2008 FedExCup champion: Vijay Singh
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He altered his swing after the 2007 season, then suffered through tendinitis in his left arm and a balky putter for much of 2008. But somewhere near the end of a long year, Vijay Singh found something.
As a result, he became the second name on the FedExCup trophy next to inaugural winner Tiger Woods' name.
With the PGA TOUR Playoffs for the FedExCup fast approaching, Singh found his confidence by breaking through with his first win of the year at the World Golf Championships-Bridgestone Invitational in August. He also found his putting stroke, which was never more evident than at the opening Playoffs event, The Barclays, when he rolled in a 26-foot birdie putt to extend a playoff in which he eventually won.
When he won next week at the Deutsche Bank Championship, the FedExCup was in his control. It was a much better feeling than the previous year when Singh started the 2007 Playoffs as the second seed but faded to 10th.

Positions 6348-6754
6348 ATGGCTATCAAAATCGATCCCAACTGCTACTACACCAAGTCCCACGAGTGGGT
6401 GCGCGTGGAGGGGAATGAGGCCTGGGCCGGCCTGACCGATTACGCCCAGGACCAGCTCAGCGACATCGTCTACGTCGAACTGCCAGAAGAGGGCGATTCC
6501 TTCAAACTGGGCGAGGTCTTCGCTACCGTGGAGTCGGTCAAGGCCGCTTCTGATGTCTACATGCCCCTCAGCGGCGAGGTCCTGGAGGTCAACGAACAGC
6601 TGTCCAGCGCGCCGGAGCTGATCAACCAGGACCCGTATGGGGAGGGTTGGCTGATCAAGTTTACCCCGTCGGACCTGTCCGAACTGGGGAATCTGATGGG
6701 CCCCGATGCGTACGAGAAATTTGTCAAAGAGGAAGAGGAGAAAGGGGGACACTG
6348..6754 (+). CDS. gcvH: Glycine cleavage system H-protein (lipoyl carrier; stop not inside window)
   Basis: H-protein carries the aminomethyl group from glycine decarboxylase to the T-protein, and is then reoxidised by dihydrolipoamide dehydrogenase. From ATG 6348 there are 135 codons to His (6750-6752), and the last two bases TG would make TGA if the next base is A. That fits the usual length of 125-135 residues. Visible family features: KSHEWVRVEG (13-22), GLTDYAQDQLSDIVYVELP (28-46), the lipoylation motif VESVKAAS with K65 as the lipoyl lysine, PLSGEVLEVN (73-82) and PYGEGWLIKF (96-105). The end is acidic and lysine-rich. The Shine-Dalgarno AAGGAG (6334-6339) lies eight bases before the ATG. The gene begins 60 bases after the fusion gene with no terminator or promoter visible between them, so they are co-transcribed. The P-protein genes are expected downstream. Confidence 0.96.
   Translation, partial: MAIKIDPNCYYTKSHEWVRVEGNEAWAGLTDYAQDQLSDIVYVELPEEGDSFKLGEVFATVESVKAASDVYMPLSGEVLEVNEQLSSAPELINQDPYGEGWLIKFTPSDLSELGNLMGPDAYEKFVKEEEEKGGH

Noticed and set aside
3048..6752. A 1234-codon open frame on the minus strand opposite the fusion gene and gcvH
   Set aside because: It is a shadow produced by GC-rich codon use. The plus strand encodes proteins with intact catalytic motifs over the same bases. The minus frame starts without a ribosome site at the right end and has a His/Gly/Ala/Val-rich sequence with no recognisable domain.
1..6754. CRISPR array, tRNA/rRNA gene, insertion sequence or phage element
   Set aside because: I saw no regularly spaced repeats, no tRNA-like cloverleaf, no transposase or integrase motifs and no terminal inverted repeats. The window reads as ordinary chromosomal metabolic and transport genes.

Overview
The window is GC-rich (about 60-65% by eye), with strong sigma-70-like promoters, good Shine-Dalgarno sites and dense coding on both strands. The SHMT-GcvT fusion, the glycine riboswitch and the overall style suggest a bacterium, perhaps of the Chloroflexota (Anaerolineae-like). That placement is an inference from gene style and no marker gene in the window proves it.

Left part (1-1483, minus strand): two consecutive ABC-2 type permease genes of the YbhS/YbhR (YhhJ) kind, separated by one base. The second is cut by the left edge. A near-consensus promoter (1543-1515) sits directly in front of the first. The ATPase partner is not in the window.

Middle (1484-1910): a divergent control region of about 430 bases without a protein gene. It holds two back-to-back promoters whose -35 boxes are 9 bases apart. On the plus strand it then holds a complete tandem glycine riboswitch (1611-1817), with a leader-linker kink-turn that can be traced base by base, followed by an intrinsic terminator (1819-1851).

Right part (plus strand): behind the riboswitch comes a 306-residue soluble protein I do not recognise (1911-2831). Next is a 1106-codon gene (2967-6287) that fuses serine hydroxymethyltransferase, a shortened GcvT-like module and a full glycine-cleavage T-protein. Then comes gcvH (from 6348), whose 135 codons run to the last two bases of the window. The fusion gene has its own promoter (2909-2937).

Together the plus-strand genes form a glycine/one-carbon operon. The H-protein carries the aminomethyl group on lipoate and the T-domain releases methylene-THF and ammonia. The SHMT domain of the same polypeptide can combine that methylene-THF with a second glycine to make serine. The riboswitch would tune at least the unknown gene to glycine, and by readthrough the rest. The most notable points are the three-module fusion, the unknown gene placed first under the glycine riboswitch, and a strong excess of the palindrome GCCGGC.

"I felt really comfortable and confident (in 2007), but obviously it didn't turn out at the end of the year," Singh said. "And this year was totally the other way around. I wasn't playing well and I hadn't won, and I was way down in the FedExCup points.
"But it shows that if you start winning -- obviously $10 million is a great jackpot to have. We all think about it. Every player out there must be thinking about it. We all want to win it. One way or the other, we all want to win it. I'm glad I won it once."
The key was that putting stroke. When the playoffs started, his putting average as 1.801 putts per hole, which ranked 125th on the PGA TOUR. But at The Barclays, he ranked a respectable 32nd with a 1.736 average. The next week at the Deutsche Bank, he was even better -- seventh with a 1.627 average.
For Singh, it was mind over matter. He convinced himself he was the best putter in the world.
"I think through the past weeks and months and years, with the media talking about my putting and writing about my putting and people talking about my putting and people want to help me, I must have had hundreds of letters and phone calls and all saying that they can fix my putting,'' Singh explained after his win at The Barclays. "You know, at the end of the day, it kind of gets to your head that you're not a good putter.
"So I made a point that I'm going to change that attitude, and I believed in myself that I'm the best putter, and I came out here with a different attitude, and I putted great."
To prove it, all he has to do now is point to the FedExCup trophy.